Global Heartland

Global Heartland

Displaced Labor, Transnational Lives, and Local Placemaking
Faranak Miraftab
Distribution: Global
Publication date: 01/07/2016
Format: Paperback 40 b&w illus., 7 tables
ISBN: 978-0-253-01934-9
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Global Heartland is the account of diverse, dispossessed, and displaced people brought together in a former sundown town in Illinois. Recruited to work in the local meat-processing plant, African Americans, Mexicans, and West Africans re-create the town in unexpected ways. Drawing on ethnographic research conducted in the US, Mexico, and Togo, Faranak Miraftab shows how this workforce is produced for the global labor market; how the displaced workers’ transnational lives help them stay in these jobs; and how they negotiate their relationships with each other across the lines of ethnicity, race, language, and nationality as they make a new home. Beardstown is not an exception but an example of local-global connections that make for local development. Focusing on a locality in a non-metropolitan region, this work contributes to urban scholarship on globalization by offering a fresh perspective on politics and materialities of placemaking.

  • Winner: Davidoff Book Award, Association of Collegiate Schools of Planning (ACSP)
  • Winner: Global & Transnational Sociology section Book Award, American Sociological Association (ASA)
  • Finalist: C. Wright Mills Book Award, Society for Study of Social Problems (SSSP)

Author Bio

Faranak Miraftab is Professor of Urban and Regional Planning at the University of Illinois, Urbana-Champaign. She is author of Women’s Empowerment: Participation in Shelter Strategies at the Community Level in Urban Informal Settlements and editor(with David Wilson and Ken Salo) of Cities and Inequalities in a Global and Neoliberal World, (with Neema Kudva) Cities of the Global South Reader, and (with Victoria A. Beard and Chris Silver) Planning and Decentralization: Contested Spaces for Public Action in the Global South.


“Faranak Miraftab draws on ethnographic research in Beardstown, Mexico, and Togo to analyze a space that is often overlooked in scholarship on globalization. Tracing the global processes that produce displaced workers and the social relationships that maintain them, she offers a fresh perspective on place and placemaking.”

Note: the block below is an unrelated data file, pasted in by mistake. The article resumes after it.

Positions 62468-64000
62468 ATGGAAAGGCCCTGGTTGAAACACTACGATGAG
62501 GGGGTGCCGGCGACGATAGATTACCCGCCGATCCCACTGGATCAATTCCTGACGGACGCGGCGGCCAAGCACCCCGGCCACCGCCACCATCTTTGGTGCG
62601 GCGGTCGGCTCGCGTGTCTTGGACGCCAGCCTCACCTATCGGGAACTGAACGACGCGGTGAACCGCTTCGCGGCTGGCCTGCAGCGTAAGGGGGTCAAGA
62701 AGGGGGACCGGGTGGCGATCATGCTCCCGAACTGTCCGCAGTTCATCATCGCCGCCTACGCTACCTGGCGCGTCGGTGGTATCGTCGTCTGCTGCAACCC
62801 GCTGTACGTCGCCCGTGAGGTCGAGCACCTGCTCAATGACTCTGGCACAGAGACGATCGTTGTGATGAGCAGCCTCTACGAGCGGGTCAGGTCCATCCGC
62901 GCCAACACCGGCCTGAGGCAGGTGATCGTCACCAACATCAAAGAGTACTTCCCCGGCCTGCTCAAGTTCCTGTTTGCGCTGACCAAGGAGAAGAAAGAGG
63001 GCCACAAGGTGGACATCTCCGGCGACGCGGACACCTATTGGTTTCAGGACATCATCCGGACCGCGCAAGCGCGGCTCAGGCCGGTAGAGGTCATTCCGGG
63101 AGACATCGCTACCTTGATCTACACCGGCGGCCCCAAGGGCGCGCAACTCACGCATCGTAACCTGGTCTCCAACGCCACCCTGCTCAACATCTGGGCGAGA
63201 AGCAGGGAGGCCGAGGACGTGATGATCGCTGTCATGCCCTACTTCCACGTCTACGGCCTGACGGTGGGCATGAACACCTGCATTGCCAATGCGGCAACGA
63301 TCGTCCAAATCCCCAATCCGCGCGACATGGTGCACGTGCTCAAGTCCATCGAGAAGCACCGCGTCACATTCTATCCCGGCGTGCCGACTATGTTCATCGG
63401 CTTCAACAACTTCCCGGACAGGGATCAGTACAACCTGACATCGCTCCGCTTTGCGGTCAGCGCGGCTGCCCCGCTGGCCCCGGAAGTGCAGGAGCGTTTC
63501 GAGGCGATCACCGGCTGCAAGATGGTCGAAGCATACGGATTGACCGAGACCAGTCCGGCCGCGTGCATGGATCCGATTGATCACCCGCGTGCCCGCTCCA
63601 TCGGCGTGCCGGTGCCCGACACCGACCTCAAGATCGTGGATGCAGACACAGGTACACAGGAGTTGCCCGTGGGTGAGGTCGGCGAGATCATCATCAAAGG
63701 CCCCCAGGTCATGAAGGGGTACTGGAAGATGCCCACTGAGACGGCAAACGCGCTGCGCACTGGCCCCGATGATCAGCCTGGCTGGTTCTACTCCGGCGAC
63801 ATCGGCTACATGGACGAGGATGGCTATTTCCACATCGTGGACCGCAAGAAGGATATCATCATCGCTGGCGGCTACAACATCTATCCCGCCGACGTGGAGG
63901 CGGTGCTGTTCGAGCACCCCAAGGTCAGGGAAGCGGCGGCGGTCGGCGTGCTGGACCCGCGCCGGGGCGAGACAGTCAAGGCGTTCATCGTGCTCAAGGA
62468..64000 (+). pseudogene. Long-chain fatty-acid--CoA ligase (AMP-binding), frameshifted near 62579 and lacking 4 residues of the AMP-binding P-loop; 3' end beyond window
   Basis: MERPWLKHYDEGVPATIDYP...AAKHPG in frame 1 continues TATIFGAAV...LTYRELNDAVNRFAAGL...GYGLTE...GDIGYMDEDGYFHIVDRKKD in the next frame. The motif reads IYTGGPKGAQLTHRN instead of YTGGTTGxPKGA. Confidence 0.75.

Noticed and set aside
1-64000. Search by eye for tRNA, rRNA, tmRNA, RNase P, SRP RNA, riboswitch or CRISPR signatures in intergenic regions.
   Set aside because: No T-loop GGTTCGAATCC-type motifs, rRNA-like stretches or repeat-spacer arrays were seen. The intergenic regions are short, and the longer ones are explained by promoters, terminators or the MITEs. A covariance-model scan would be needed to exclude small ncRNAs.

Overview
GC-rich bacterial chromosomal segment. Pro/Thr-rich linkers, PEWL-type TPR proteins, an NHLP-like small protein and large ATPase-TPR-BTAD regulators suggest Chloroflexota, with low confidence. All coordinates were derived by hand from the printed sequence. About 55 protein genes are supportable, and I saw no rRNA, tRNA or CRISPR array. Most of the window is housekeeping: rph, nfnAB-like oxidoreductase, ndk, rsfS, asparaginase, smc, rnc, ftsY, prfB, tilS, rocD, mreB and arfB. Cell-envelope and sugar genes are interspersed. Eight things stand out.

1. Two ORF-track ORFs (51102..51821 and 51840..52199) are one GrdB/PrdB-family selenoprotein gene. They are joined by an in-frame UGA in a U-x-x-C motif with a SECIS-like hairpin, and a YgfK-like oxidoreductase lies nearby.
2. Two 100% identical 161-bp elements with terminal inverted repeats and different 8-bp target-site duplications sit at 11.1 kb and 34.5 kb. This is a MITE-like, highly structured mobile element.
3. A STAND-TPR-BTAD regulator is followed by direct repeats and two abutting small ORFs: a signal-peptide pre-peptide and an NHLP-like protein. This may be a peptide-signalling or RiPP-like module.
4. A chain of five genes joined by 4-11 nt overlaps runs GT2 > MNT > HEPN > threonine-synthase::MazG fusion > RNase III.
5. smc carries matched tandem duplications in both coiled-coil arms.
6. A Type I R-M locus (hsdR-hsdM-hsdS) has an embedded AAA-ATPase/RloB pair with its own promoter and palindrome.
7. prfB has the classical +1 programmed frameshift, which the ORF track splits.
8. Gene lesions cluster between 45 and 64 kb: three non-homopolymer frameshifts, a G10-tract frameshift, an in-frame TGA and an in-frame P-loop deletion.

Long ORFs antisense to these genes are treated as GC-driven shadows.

“"[V]ery accessible, and yet [it] teaches us an original way to think about the issues of globalization, labor and work, provincialism, and cultural-social reproduction within and across ethnic communities. . . . [E]xtremely readable, cogent, beautifully told, and thought-provoking." ”
 — Michael Goldman, author of Imperial Nature: The World Bank and Struggles for Social Justice in the Age of Globalizati

“The depth and breadth of this book show it was a decade in the making. Miraftab has carried out a rich multi-sited ethnography to help us understand the transbordering factors and relations that produce and revitalize Beardstown, a meatpacking town in Illinois. ”
 — International Journal of Urban and Regional Research

“In Faranak Miraftab’s book, Global Heartland, the life of the meatpacker is vividly brought to life. Miraftab studies the lived-realities of meatpacking laborers to understand how the industry has influenced the economic revitalization and social transformation of the small, rural community of Beardstown, Illinois, while arguing that the thriving economy and cultural diversity successes of the area obscure larger narratives about the unequal global ties that enabled these changes.”
 — Antipode

“Faranak Miraftab’s powerful and, at times, very personal study of the meat-packing industry in Beardstown, Illinois, offers an exemplary analysis of the relational character of place. The book challenges us to think seriously about places that are all too often located at the periphery of mainstream urban theory.”
 — AAG Review of Books

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Table of Contents


Part I. Beardstown: A Place in the World
1. Welcome to Porkopolis
2. It All Changed Overnight

Part II. Displaced Labor
3. "Michoacán’s Largest Export is People"
4. "Winning the Lotto in Togo"
5. Detroit: "The First Third World City of the U.S."

Part III. Outsourced Lives
6. Global Restructuring of Social Reproduction

Part IV. We Wanted Workers, We Got People
7. We Wanted Workers
8. We Got People
Conclusion: The Global in my Backyard

Appendix 1: Population and Labor Tables
Appendix 2: Schedule and Profile of Interviewees

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